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Tips for Choosing a Personal Representative for Your Estate

Tips for Choosing a Personal Representative for Your Estate

As you go through the process of creating an estate plan and drafting a last will and testament, you must select a personal representative who will be responsible for handling all the necessary estate administration processes after your passing.

There are a few legal requirements for serving as a personal representative to administer an estate in Florida. The chosen representative must be either a Florida resident or a close relative of the estate’s owner. In addition, they must be at least 18 years old and mentally and physically capable of serving in this capacity. Florida law also forbids felons from serving as personal representatives. Beyond these basic requirements, the choice is entirely up to you.

How should you choose a personal representative with whom you’ll feel comfortable? Below are a few personal qualities to consider:

  • Reliability: Perhaps your highest priority should be to name as your personal representative someone who is good with deadlines and whom you can trust with a considerable amount of responsibility. They will be responsible for filing a lot of paperwork and communicating with courts, creditors and various other parties.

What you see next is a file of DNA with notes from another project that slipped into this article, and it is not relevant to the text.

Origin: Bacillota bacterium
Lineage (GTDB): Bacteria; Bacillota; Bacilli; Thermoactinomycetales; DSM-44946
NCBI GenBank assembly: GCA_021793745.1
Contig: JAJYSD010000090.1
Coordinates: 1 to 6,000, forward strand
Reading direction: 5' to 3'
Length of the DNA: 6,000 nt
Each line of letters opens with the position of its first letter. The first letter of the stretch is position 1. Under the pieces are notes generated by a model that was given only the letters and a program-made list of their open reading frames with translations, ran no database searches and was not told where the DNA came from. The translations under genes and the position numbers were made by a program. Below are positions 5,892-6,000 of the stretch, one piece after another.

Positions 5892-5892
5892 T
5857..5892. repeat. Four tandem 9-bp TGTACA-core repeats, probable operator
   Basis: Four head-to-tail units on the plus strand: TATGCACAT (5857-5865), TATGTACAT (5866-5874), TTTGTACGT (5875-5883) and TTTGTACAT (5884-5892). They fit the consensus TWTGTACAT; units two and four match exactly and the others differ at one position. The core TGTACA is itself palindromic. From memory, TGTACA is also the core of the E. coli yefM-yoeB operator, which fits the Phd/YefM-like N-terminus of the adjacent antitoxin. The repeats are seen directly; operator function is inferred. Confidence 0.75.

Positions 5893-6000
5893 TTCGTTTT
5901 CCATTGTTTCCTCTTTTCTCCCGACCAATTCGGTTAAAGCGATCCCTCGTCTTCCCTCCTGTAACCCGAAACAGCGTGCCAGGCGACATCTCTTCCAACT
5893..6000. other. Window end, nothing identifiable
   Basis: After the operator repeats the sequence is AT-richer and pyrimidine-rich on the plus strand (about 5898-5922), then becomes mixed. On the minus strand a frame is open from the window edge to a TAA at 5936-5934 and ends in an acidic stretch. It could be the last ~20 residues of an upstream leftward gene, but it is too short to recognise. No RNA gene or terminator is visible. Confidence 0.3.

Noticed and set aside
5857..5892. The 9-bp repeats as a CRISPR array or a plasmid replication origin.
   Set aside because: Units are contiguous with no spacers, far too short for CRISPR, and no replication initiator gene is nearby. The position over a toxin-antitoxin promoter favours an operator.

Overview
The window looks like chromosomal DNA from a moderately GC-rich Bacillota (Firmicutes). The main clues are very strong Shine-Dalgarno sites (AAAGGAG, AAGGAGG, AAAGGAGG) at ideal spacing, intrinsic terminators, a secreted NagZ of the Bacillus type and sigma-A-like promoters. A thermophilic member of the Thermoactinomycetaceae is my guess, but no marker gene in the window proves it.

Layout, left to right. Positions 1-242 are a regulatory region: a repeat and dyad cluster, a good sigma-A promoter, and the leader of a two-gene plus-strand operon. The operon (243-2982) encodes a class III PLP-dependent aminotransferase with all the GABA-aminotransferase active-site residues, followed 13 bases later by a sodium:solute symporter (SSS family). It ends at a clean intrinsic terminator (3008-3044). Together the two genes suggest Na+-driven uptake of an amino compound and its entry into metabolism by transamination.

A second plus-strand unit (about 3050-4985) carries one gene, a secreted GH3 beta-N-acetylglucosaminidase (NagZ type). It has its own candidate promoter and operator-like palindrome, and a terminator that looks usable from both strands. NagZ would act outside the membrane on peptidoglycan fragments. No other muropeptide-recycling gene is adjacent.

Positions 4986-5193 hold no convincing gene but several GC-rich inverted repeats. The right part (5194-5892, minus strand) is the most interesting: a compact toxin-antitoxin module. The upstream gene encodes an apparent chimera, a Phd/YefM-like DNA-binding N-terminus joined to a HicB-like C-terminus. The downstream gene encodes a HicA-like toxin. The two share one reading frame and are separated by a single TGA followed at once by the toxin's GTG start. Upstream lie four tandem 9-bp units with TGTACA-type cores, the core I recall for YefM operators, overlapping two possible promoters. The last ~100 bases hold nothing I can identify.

• Organizational skills: You can make matters much easier on your representative by getting all your affairs in order long before you pass away. However, it helps to have a representative who is also highly organized, will not misplace important documents or assets, and will work within the system to make the administration process go as smoothly as possible for your loved ones.
  • Good relationships with your family: You should choose someone who you know is on good terms with your beneficiaries. If, for example, you know one of your children has a longstanding feud with a sibling or another family member, it’s probably a good idea to avoid choosing that person to be your representative. In some cases, it can make sense to choose a lawyer or someone else outside your family who can be impartial if conflicts arise.
  • Ability to handle the job: Just because a person is considered mentally and physically able by the state, that does not mean they are truly capable of handling the role of personal administrator. Individuals who live far away or simply have too much on their plate might not be your best choice for the role, especially if you have other options available to you.

To learn more about the factors you should consider when choosing a personal representative, contact an experienced Pensacola estate planning attorney with The Law Office of Zachary T. Magaha.

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